Within the span of five days, a crowd of students surrounded Yale College Dean Jonathan Holloway on Cross Campus, University of Missouri president Timothy Wolfe resigned under pressure from the football team and hundreds of Ithaca College faculty and students publicly condemned their president’s handling of campus racism.
These demonstrations quickly made headlines in every major national publication, and battles lines were soon drawn: while conservative pundits framed the protests as an issue of freedom of speech, left-leaning writers used the history of discrimination at American universities to defend the protests as a long-overdue reaction to institutional racism. The past two weeks’ coverage of Yale’s protests in particular has highlighted how the national media can shape the direction and discussion of a developing story, both for a national audience and on campus.
THE SHIFTING NARRATIVE
Although much of the Yale community has pointed to a history of racism at the University as the main reason for the recent demonstrations, several major news outlets described the origins of the protests more narrowly in an alleged “white girls only party” at Sigma Alpha Epsilon on Oct. 30 and in an email from Silliman College Associate Master Erika Christakis concerning culturally appropriative Halloween costumes.
During a race teach-in held on campus last week, student activists decried the media’s coverage of recent race-related discussions and controversies, arguing that campus events had been framed in a way that was unfair and damaging to the minority student community. Student discontent largely stemmed from the national media’s early coverage of student activism as a challenge to free speech on campus.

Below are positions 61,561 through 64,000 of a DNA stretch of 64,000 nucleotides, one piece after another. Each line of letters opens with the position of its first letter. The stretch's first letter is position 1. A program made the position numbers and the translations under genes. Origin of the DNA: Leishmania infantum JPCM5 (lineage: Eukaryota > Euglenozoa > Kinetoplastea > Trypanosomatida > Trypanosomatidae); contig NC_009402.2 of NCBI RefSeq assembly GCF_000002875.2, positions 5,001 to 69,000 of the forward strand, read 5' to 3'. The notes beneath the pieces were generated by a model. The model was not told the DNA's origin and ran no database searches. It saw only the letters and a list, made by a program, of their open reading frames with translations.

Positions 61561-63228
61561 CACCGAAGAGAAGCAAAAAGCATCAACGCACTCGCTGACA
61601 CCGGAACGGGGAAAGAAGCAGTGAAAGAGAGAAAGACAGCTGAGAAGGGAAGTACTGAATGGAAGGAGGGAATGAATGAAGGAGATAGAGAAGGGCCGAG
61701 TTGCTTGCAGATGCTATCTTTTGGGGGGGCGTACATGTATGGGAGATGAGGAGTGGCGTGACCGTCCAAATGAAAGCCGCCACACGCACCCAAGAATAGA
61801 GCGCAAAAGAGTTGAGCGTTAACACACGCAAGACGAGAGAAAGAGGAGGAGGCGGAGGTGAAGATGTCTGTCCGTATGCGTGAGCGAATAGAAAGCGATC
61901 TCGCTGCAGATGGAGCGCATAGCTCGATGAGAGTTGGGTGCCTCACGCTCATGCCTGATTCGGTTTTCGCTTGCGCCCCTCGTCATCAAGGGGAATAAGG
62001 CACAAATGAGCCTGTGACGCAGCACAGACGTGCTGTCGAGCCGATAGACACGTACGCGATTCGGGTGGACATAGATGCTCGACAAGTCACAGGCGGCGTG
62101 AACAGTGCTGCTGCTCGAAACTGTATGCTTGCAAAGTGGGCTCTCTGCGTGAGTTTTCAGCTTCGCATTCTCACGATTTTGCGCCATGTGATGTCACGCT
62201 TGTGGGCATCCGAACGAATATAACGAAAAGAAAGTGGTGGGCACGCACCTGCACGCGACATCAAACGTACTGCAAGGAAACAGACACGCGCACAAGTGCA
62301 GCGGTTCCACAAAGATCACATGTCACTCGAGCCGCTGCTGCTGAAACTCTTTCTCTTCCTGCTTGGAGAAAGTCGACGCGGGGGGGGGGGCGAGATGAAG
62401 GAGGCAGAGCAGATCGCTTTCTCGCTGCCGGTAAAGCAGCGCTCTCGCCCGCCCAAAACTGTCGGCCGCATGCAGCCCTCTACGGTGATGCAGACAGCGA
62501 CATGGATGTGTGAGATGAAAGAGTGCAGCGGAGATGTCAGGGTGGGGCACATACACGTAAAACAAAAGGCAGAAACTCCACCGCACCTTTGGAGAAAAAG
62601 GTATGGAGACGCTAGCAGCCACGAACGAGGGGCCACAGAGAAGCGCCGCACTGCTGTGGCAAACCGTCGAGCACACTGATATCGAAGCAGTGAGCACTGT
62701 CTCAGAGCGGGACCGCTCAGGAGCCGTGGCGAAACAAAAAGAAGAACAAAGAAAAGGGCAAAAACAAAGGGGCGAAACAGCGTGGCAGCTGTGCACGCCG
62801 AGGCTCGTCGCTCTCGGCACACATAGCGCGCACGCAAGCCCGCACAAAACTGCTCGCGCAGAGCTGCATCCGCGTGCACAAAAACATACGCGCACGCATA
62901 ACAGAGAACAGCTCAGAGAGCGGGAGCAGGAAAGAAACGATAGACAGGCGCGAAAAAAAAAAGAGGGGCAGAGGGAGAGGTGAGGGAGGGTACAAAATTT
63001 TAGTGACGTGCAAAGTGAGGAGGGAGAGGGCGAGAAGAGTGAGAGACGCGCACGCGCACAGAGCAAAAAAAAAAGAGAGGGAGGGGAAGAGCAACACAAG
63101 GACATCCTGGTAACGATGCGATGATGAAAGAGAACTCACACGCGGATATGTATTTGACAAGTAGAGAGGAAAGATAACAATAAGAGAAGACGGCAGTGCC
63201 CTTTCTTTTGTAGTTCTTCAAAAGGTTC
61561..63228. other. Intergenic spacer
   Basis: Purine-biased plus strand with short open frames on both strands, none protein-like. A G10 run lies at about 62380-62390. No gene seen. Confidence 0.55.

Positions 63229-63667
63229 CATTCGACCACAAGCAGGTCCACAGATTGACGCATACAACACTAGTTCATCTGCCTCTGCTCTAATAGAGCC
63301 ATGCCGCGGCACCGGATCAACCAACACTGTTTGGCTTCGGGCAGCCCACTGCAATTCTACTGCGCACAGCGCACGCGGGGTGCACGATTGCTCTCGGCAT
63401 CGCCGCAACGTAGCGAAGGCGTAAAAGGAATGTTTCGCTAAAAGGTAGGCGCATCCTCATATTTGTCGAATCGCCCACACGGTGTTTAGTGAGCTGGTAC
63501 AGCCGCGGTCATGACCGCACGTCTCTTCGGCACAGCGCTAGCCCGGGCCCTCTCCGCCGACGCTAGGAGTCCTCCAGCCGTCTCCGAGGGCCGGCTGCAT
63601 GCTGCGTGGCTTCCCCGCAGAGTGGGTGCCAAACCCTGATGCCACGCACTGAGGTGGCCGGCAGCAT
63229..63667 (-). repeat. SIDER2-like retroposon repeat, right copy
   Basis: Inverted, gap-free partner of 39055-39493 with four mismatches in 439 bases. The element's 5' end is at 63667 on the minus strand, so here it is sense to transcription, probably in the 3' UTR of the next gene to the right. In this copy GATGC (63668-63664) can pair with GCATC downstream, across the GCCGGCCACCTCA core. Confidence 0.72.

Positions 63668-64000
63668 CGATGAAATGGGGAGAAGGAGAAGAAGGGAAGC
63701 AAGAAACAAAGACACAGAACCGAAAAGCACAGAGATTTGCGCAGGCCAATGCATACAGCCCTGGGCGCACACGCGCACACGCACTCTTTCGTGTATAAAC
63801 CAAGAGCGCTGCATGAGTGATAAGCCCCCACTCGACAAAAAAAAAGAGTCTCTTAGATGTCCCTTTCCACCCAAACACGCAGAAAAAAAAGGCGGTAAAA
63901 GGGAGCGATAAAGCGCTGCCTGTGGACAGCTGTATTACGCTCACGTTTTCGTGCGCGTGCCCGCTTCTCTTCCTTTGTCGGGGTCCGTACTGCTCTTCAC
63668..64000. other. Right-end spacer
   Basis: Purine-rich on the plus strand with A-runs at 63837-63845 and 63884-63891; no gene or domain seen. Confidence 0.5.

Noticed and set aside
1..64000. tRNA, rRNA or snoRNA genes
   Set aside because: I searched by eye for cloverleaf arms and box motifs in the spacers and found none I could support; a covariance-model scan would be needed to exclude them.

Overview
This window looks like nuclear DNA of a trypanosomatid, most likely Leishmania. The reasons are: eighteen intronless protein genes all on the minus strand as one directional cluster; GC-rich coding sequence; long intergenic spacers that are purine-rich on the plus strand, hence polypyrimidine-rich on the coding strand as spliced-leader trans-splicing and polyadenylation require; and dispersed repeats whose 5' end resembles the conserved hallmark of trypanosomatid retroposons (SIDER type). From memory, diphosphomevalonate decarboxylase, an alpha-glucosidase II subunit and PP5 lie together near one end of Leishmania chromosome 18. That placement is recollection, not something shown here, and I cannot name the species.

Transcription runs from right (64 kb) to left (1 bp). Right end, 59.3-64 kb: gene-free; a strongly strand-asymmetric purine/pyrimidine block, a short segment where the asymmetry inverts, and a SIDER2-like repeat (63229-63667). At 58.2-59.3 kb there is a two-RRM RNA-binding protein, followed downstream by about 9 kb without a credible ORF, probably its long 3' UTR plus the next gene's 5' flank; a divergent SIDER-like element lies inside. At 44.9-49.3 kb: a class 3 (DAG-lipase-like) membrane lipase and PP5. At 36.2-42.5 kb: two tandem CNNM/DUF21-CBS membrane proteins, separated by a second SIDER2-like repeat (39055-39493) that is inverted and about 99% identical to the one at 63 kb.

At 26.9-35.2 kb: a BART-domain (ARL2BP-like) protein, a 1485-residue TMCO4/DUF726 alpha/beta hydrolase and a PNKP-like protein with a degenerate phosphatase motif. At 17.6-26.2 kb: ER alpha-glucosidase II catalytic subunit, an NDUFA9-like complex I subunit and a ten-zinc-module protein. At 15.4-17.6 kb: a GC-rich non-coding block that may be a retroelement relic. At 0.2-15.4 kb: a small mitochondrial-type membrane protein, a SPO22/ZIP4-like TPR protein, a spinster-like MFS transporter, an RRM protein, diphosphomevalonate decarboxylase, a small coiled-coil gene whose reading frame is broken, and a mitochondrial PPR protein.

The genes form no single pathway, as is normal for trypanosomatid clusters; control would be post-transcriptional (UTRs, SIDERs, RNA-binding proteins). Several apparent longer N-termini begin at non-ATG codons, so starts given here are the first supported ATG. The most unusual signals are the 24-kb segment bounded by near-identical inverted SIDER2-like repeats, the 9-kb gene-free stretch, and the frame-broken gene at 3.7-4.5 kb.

Aaron Lewis ’16, a web developer for the News, wrote a Nov. 8 article on the website Medium titled “What’s really going on at Yale.” He told the News he wrote the article because he found early media coverage one-sided and incomplete.
According to Lewis, the first article about the Yale protests that went viral was authored by the Foundation for Individual Rights in Education — an organization which vigorously defends free speech on college campuses — and did not paint a complete picture of the events that led up to the protests.
In his own article, Lewis criticized FIRE for describing the student rallying as a protest in response to just the Christakis email. The reality, he wrote, is that students have been discussing serious racial issues on campus for “many, many years.”
“But chronic racism isn’t newsworthy,” Lewis wrote. “It quietly whittles away at the hearts and minds of people who feel like they’re not being heard.”
Lewis told the News that many journalists overlooked the fact that free speech and anti-racism advocacy are not mutually exclusive. He added that as the week went on, publications like Vox, Slate, The Atlantic and The New Yorker did a better job of correcting the narrative. But problems with the initial coverage may have betrayed the trust of many students on campus, he said, leading them to be skeptical of the press.
“It takes time to understand the full story,” Lewis said. “It’s tempting to publish as quickly as possible, but oftentimes some media organizations sacrifice accuracy for speed and virality.”
Holloway, who gave interviews to The New Yorker and The New York Times last week, also expressed disappointment at the national media’s depiction of campus events as a free-speech issue.
In an interview with the News, Holloway said while the national media is more patient than social media and waits longer before commenting on an issue, the press has only recently improved its coverage and begun to truly understand what is going on at Yale.
“It is unfortunate the media didn’t take the time to understand what is really happening on the ground,” he said. “But after a week of focusing on free speech, they have turned the narrative around and realized there is a lot more going on.”
THE ALLURE OF THE FREE SPEECH SPIN